Calton Hill is an extinct volcano, set right in the city centre. It is one of Edinburgh's main hills, unmistakable from a distance with its Athenian acropolis poking above the skyline.
It is one of the oldest public parks in Britain, bought by Edinburgh Town Council in 1724, following development of the National Monument Project.
One of the park's most famous denizens, philosopher David Hume was a strong advocate for creating a place "for the health and amusement of the inhabitants". The wide footpath, opened in 1775, that climbs gradually to the top of Calton Hill is now named after him. Hume Walk has been called the first public footpath in Britain.
The acropolis structure that dominates the top of the hill is the unfinished National Monument of Scotland. Initiated in 1816, a year after Napoleon's defeat at Waterloo, the monument was meant to be a replica of the Parthenon in Athens, as a memorial to those who had died in the Napoleonic Wars.
Building began in 1822, but funds ran dry by 1829, and only a facade of the building was completed. It was dubbed "Edinburgh's shame", but it's now a popular landmark and it's a lot of fun crawling up and down its giant steps. Plans since to complete the building never really get much support.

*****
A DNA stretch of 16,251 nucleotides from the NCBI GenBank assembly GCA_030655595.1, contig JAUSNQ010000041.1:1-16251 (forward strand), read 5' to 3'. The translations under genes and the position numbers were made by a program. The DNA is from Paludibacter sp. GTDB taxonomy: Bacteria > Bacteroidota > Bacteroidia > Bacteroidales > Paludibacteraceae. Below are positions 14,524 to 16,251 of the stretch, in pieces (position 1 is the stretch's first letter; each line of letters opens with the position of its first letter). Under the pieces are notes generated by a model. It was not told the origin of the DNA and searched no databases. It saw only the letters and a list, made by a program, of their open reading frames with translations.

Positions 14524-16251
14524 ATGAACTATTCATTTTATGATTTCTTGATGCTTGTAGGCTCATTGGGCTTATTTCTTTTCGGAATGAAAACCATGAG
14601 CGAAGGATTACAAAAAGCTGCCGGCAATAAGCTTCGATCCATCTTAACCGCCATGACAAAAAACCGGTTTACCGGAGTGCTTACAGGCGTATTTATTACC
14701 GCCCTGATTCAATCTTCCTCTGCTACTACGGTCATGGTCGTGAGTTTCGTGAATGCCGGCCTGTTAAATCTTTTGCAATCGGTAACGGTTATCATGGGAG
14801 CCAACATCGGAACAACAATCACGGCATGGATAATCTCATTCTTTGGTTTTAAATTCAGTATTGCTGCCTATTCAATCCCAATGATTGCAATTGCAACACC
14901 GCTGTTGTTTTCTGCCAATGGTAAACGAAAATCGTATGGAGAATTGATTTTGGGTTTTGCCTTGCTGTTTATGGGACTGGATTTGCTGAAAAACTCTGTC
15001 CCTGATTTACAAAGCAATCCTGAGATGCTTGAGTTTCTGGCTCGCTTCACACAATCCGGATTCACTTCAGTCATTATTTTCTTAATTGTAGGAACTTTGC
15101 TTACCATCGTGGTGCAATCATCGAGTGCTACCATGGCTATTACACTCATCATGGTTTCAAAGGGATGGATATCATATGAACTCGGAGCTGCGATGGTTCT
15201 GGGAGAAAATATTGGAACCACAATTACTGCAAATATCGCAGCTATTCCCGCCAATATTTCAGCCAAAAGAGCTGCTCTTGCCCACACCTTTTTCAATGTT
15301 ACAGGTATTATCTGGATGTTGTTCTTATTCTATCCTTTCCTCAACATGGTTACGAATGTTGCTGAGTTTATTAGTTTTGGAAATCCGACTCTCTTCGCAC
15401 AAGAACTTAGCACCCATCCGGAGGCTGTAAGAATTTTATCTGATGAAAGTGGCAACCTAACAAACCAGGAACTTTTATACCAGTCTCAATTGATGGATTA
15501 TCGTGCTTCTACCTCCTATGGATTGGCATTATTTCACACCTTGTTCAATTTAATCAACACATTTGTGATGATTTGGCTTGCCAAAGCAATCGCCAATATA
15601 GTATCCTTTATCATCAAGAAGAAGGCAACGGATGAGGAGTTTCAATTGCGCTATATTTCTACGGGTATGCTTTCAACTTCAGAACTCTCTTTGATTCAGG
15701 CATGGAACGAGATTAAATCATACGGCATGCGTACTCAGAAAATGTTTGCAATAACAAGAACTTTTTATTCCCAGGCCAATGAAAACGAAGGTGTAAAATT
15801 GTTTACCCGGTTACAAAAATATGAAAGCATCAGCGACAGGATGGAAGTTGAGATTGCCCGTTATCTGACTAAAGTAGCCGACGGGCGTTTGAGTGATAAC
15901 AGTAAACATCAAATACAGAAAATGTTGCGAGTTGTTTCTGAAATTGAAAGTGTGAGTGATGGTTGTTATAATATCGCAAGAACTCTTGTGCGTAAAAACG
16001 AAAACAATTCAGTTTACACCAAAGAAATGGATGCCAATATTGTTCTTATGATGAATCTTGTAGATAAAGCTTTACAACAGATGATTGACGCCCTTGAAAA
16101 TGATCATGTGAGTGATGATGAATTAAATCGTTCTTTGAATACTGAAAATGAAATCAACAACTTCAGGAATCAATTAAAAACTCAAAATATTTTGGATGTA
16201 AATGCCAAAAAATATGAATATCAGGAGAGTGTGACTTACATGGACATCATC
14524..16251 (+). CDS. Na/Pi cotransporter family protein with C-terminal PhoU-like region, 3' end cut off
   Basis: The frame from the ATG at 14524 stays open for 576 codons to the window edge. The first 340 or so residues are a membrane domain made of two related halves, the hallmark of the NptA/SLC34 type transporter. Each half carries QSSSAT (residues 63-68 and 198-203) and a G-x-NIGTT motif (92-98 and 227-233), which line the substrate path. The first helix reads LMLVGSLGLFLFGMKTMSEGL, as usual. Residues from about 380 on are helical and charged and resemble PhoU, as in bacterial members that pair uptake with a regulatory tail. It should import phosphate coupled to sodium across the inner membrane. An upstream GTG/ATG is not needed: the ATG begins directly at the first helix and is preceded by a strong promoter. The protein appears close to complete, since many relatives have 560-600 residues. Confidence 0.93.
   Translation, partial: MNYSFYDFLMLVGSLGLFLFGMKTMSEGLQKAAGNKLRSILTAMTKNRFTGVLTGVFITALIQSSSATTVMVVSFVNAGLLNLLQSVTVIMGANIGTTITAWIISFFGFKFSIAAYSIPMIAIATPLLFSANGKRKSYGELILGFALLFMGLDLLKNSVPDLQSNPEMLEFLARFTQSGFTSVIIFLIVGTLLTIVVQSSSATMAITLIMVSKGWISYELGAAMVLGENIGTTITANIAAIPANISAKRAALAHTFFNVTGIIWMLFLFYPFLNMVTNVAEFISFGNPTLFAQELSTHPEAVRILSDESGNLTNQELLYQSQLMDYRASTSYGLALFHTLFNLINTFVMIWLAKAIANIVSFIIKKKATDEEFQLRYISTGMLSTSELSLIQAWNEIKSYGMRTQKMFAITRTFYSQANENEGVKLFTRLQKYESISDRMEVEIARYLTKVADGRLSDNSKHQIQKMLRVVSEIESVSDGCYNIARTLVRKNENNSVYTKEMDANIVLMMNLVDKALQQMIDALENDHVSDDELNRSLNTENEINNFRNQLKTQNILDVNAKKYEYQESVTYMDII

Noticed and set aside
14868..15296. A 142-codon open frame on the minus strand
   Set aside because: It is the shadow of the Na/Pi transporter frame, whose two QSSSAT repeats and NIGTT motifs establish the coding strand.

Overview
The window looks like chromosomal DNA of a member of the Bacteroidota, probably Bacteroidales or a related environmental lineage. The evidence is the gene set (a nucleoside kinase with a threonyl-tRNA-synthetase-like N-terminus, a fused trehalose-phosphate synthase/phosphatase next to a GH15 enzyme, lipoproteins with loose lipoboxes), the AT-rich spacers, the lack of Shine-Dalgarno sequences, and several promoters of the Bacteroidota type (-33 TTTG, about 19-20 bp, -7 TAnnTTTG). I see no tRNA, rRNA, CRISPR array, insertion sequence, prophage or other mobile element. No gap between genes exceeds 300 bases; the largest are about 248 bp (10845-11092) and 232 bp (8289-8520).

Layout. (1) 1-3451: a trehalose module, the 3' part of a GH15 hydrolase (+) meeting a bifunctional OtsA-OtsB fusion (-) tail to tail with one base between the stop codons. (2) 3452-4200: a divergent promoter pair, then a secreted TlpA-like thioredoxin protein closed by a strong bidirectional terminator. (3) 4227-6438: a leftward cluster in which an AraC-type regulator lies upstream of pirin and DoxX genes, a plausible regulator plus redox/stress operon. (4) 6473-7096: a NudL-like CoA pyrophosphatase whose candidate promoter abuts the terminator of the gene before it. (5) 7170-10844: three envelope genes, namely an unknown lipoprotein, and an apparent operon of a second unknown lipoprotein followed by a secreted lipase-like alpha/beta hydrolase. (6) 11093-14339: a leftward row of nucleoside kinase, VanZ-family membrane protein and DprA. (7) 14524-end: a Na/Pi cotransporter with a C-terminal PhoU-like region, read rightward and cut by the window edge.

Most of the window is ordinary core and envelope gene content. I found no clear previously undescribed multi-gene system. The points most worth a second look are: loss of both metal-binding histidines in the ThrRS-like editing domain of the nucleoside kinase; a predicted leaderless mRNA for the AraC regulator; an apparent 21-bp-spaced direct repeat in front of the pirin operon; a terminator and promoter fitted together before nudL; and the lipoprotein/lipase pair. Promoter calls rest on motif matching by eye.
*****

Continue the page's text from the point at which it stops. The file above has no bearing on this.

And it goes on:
The top of Calton hill is a usually quiet place to come on any day, with its grassy slopes and panoramic views of the city, including down the length of Princes street (the main shopping thoroughfare) and Edinburgh Castle. There is a good view North of the ruddy-coloured cliffs of Salisbury Crags, Arthur's Seat, and the undulating slopes of Holyrood Park.
Calton Hill is easily accessed. It takes about five minutes to get to the top of the hill from a staircase at Regent Road on the South side, Royal Terrace on the North side, or you can drive up and park. There is a path right round the edge of the hill and a jumble of historic buildings and structures on top including, for star gazers, an observatory. In fact, there are two observatories on Calton Hill: the Old Observatory House, designed by New Town architect James Craig in 1792; and the City Observatory, built in 1818, which has exhibitions and viewings of the night sky.
Within the four walls of the Observatory site, are exhibitions run by Collective Gallery, upmarket restaurant The Lookout, a kiosk serving snacks and drinks, and paid toilets.
Also of interest is Nelson's Monument (the British admiral who led his fleet to victory at Trafalgar in 1805), which has a famous timeball mechanism by which ships used to set their chronometres.
Calton Hill is still very much revered as a common ground to many Edinburghers. Attempts, in recent years, to create a theme park and railway up the hill have met with a chorus of protest, but Collective's reinvention of the Observatory complex has met with general praise, particularly by astronomers who had witnessed the site's decline and disrepair.
It has not taken away from Calton Hill's attraction: its volcanic rockbase, gorse-strewn hillface and windswept ruggedness. The area remains a rough gem.
In August, Calton Hill is a hub for Edinburgh festival shows. It offers excellent views of fireworks displays from the castle during Hogmanay and the grand finale of the Edinburgh Festival, the Festival Fireworks.